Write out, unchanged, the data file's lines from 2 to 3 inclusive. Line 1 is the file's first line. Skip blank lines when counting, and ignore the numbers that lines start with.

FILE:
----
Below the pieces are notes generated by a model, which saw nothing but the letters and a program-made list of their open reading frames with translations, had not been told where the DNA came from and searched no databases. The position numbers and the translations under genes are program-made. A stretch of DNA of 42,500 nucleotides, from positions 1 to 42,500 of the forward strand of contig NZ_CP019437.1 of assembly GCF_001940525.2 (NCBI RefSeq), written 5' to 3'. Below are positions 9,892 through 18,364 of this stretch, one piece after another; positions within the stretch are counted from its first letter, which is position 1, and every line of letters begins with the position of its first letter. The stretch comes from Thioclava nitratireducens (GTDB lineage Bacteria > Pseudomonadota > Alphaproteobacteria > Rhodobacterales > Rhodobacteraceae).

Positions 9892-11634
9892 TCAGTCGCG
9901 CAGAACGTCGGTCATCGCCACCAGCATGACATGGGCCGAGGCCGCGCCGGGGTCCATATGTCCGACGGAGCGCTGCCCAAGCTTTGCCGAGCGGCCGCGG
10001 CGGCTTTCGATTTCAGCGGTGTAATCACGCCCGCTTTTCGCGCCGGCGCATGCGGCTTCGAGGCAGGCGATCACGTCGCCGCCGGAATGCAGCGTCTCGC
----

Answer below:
Positions 9892-11634
9892 TCAGTCGCG